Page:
When hitting the road, the amount of information a driver takes in every second is astounding. This is why multitasking is such an important skill for drivers who need to pay attention to so many things at once.
Unfortunately, change blindness is a phenomenon that affects every driver. Anyone can fall victim to it, and it can actually cause a crash.
How the brain perceives surroundings
Frontiers discuss the phenomenon of change blindness. This is a natural phenomenon that occurs as the brain decides what information to process from the numerous pieces it takes in every second.
In daily life, this is useful as it keeps a person from feeling overwhelmed or overloaded with unnecessary information. The brain also creates predictive models based on past experiences, and this helps further streamline the process of what information to take in.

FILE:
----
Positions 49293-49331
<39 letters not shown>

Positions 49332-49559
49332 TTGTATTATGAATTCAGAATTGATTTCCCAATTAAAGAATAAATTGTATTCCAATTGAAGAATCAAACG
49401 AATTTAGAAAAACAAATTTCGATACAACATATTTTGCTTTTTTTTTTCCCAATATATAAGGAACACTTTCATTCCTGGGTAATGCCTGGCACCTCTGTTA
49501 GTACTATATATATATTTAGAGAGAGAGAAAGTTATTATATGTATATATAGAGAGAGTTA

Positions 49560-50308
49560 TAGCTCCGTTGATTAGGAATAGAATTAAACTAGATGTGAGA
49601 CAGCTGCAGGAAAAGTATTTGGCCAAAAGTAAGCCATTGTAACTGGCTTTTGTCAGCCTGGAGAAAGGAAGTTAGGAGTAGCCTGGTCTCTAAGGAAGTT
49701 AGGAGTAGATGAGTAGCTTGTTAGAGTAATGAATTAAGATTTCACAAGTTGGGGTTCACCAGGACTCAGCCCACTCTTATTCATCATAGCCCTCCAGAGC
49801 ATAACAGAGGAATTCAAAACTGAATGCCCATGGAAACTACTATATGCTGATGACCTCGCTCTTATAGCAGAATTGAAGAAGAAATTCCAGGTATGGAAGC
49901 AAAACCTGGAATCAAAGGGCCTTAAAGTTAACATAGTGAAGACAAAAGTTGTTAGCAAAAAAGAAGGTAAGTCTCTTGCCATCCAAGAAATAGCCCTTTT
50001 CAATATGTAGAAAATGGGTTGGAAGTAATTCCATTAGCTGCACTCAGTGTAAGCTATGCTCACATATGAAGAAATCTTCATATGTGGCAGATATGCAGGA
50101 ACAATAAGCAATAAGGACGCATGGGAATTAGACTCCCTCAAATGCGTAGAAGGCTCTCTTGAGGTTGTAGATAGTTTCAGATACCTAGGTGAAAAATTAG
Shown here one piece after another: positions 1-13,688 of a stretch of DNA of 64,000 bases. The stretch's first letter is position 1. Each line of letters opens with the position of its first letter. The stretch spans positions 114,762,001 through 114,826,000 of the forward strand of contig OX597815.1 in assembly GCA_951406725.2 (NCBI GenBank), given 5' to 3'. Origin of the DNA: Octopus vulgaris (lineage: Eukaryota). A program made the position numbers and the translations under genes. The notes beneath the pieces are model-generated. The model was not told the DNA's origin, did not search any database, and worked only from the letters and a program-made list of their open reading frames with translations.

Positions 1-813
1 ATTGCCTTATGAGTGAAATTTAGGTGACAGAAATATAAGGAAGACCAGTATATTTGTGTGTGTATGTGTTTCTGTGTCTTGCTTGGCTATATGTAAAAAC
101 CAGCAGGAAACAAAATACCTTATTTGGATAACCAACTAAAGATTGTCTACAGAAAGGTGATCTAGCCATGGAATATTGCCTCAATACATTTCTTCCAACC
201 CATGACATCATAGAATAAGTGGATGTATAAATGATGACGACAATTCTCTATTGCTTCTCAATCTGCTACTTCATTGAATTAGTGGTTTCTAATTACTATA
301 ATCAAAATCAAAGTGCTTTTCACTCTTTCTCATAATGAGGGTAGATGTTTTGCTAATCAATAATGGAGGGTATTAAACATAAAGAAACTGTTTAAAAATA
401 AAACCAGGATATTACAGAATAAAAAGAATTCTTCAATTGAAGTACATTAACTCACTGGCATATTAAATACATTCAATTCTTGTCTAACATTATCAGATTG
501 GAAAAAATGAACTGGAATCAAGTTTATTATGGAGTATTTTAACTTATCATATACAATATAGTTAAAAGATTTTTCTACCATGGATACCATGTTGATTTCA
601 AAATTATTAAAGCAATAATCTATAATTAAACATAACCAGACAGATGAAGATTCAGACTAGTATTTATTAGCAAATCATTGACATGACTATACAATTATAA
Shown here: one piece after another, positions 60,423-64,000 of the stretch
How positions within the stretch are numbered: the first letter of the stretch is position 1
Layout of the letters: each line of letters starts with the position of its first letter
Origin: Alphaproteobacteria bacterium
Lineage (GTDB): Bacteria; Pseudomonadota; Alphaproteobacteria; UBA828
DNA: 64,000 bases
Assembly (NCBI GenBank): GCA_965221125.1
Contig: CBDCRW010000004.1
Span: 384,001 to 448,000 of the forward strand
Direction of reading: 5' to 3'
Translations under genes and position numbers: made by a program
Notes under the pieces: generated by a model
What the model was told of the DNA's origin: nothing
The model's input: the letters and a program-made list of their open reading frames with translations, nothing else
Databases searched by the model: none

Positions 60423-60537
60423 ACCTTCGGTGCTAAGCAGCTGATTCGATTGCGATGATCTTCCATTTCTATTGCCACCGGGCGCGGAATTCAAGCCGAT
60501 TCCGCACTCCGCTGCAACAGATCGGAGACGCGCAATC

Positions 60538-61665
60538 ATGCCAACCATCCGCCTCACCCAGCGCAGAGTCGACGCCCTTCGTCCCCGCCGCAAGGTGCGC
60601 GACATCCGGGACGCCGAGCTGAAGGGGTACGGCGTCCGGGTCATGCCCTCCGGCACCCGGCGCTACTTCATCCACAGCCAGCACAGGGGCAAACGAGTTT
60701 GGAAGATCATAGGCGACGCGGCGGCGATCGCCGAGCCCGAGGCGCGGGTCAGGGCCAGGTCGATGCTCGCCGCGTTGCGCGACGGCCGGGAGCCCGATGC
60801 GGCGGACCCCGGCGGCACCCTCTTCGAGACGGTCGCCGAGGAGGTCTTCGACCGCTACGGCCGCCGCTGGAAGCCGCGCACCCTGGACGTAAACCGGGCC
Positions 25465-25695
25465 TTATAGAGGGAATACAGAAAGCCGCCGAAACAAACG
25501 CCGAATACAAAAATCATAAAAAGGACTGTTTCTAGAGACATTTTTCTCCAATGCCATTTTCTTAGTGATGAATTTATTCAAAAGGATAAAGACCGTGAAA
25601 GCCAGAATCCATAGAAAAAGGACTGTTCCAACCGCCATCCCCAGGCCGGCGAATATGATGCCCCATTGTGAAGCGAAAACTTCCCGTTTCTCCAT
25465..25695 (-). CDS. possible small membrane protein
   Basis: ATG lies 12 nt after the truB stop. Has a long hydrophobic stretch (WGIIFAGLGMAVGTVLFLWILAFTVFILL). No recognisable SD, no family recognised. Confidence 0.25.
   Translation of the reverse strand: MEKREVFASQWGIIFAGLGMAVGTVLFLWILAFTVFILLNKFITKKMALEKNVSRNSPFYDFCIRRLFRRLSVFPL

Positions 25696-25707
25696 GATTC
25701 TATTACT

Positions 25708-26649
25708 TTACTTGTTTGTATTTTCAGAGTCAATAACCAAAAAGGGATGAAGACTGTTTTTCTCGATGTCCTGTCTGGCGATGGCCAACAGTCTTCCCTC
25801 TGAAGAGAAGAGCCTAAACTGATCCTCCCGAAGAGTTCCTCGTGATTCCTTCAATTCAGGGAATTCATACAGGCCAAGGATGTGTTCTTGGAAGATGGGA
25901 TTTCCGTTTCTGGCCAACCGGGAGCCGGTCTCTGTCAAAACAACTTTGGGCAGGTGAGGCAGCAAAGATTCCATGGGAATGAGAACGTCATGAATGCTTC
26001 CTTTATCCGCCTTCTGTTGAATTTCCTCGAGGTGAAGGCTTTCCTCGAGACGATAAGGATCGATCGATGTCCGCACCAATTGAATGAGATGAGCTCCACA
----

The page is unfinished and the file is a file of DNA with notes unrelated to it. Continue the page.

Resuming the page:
Predictive models and crashes
However, the brain also tends to ignore things that do not fit into these predictive models. This is where change blindness comes in. When something unexpected appears in an otherwise routine situation, the brain may actually ignore it.
This is how some people get into crashes or other situations where they could have spotted the danger in advance. Simply because they did not anticipate seeing the danger, their brain wrote it out of existence and they could not react to it until it became a direct threat.
This often applies to animals darting into the road and other sudden occurrences, and can apply to the actions of other drivers as well. In general, it shows that change blindness can and sometimes does cause crashes.